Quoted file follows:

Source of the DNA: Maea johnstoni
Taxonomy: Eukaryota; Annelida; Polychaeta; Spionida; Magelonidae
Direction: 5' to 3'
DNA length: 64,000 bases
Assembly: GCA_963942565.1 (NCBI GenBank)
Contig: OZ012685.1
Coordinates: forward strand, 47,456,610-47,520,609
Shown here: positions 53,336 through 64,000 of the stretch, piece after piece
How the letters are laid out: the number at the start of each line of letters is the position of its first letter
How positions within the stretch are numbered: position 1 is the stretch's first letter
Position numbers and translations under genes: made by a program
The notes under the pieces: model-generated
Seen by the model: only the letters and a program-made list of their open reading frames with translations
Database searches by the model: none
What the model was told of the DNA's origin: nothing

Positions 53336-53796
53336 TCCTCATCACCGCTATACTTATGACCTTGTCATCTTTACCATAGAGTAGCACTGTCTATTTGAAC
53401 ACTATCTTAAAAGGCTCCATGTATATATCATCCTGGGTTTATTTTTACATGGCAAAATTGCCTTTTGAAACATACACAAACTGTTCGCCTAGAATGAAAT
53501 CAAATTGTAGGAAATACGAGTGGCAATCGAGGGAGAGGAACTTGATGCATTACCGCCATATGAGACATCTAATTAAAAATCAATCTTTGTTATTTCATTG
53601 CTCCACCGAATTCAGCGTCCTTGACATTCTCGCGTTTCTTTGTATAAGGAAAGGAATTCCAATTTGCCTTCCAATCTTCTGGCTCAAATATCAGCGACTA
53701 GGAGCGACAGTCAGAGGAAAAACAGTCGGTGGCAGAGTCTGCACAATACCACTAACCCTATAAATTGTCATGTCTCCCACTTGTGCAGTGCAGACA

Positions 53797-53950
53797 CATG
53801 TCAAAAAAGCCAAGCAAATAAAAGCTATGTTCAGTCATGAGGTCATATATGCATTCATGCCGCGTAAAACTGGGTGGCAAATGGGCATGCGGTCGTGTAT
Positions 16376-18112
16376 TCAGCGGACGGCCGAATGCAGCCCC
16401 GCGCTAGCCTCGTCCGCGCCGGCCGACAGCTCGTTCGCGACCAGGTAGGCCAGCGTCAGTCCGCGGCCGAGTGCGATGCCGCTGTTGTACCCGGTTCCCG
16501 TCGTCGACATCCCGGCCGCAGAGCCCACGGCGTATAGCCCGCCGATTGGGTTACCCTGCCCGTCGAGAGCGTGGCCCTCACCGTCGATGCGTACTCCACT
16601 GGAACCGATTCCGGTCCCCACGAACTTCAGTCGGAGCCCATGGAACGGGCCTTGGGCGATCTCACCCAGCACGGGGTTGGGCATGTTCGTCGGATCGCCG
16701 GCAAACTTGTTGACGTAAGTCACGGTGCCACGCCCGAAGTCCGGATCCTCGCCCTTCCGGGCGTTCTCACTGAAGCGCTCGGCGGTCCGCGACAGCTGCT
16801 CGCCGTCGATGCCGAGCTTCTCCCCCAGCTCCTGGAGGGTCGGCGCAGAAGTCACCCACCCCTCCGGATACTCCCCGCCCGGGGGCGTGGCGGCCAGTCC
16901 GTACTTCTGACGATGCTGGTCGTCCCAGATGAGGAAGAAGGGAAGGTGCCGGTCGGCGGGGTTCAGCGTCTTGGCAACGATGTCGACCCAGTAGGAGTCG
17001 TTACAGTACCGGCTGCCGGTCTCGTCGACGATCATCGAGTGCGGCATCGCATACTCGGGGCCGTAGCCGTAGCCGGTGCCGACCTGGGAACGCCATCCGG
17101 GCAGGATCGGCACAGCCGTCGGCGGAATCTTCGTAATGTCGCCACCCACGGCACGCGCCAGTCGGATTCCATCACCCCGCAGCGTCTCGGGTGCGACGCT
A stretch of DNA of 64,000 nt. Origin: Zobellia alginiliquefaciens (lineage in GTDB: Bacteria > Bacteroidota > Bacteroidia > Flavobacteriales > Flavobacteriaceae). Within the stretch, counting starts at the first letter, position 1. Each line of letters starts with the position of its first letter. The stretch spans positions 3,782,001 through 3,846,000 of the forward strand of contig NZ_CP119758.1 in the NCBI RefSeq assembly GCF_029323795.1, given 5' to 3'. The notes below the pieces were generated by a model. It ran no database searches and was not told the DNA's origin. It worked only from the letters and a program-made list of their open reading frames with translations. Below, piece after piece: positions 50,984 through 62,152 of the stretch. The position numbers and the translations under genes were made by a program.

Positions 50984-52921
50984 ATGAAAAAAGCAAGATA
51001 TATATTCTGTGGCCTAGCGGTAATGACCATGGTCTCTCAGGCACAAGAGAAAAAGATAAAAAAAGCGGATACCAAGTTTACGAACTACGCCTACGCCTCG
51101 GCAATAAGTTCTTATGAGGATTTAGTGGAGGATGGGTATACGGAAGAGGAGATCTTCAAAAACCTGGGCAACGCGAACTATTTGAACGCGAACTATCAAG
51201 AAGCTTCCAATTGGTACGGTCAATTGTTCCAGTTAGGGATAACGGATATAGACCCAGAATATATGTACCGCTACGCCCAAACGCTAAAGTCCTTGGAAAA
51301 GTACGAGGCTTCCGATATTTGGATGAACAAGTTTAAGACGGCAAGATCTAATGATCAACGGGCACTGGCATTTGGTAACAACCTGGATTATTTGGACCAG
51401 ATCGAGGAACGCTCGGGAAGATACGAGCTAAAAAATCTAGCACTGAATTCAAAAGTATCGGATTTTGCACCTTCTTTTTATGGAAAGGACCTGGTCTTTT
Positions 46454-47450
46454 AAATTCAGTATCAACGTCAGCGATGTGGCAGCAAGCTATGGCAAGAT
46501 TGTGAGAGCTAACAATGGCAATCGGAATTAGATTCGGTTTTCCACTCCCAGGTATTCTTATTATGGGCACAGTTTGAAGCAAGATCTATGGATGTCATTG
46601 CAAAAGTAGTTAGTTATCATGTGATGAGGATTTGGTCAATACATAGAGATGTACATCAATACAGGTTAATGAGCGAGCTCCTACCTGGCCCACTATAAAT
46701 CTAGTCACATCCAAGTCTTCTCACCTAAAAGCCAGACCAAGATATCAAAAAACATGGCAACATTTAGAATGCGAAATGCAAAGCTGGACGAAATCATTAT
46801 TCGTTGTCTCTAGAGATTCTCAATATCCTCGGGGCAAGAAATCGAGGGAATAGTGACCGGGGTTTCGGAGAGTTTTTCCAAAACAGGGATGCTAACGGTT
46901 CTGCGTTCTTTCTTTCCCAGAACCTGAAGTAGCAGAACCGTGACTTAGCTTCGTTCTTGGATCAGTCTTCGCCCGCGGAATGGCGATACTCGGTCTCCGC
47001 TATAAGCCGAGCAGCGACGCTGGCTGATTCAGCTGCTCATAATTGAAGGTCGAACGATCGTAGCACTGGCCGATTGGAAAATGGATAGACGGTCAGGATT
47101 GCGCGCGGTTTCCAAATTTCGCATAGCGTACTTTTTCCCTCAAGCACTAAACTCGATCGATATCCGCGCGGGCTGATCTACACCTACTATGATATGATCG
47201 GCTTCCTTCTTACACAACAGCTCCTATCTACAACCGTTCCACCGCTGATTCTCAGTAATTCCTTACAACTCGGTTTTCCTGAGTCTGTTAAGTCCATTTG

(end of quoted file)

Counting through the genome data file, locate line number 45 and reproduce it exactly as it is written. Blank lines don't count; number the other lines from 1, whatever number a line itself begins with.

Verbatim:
46501 TGTGAGAGCTAACAATGGCAATCGGAATTAGATTCGGTTTTCCACTCCCAGGTATTCTTATTATGGGCACAGTTTGAAGCAAGATCTATGGATGTCATTG